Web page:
Considering there are less than 150 NCIDQ certificate holders in the entire state of Utah, I'm pretty proud of this accomplishment, and am already enjoying applying everything I've learned and relearned from my studies to my design practice.

July 23, 2013

Blogger19 St. Jude Children's Research Hospital Tour

photo provided by Brizo

I typically post about interior design and the design industry.  However, this deserves an exception.  Last week, Brizo Faucet brought all the Blogger19 alumni (those of us who attended Fashion Week with Brizo in the past) to Memphis for a Blogger19 reunion.  Brizo planned and paid for this entire trip.  You'd expect that this would therefore be an event full of Brizo promoting, right?  However, the main focus of this trip was the St. Jude Children's Research Hospital.  Brizo has seen a bump in product awareness since starting their Blogger19 events, and this time they wanted to promote the mission of St Jude and it's founder, Danny Thomas.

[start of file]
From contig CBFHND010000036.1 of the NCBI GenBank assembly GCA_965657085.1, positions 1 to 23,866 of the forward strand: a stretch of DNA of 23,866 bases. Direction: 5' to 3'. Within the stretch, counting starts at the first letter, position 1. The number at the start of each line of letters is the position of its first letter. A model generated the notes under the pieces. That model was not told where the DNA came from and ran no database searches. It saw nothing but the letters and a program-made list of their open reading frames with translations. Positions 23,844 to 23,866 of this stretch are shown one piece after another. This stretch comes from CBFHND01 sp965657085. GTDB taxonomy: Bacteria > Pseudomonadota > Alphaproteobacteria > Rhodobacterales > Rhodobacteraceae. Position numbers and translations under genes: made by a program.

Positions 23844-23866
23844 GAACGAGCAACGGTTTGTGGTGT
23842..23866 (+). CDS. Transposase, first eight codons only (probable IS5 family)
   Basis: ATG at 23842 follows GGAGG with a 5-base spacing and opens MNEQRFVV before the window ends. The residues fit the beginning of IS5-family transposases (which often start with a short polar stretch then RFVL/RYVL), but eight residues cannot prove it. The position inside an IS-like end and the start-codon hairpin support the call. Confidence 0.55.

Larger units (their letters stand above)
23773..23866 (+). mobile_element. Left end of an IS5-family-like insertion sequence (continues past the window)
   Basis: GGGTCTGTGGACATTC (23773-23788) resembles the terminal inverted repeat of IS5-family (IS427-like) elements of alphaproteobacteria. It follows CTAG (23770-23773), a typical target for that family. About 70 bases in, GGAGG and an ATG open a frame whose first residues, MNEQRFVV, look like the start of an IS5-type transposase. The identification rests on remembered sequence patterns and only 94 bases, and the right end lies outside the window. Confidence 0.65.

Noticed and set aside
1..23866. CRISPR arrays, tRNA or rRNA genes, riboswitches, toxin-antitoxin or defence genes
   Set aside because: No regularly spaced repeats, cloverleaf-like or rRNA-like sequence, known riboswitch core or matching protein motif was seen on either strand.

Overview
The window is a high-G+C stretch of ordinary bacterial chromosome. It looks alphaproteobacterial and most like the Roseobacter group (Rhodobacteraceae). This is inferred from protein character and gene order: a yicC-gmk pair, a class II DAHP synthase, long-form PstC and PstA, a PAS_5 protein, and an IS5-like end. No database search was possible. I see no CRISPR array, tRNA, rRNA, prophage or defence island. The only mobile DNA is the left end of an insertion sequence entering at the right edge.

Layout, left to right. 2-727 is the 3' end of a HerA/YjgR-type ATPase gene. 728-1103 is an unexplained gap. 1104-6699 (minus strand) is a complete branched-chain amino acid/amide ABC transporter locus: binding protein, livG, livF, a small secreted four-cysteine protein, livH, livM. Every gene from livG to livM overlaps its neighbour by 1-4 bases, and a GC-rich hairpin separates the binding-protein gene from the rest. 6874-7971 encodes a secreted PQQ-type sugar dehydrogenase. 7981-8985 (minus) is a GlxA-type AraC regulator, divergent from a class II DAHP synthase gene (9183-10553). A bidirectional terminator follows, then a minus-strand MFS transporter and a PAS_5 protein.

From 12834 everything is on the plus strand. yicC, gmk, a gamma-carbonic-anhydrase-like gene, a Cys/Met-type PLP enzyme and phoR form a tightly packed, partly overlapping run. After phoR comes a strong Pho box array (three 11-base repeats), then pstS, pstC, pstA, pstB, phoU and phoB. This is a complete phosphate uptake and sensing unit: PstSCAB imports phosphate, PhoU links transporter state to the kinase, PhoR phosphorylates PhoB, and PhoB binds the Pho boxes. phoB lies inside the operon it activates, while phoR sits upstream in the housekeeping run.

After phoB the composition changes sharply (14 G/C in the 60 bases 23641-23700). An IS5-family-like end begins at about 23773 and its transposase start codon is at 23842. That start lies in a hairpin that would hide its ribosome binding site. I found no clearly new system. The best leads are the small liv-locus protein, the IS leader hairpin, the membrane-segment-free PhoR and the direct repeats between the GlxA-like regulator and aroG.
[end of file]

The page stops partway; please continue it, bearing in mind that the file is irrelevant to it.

Nearly 80 bloggers from the Blogger19 group.  Photo courtesy of Brizo.  
(First time this tall girl has ever been in the front row of a photo!)

We spent a day touring the St. Jude facilities, meeting patients, and hearing first-hand accounts from a St. Jude family.  I know I can speak for everyone when I say that this was an amazing eye-opening experience, both heart-breaking and uplifting at the same time.

A few of the points that really struck me:

  • It costs $ 1.8 million to operate St. Jude every day.
  • Families of patients will not pay a dime.
  • And if a family does have insurance, St. Jude will take over that paperwork and handle the costs so the family doesn't have to deal with that stress.
  • St. Jude is a research hospital, and they willingly travel the world sharing their findings, in hopes that more patients and families will benefit worldwide.
  • St. Jude keeps the patients involved in everything.  Reception desks are kid-height, and doctors share treatment options and test results with the patients at the same time as the parents, so the kids don't feel excluded.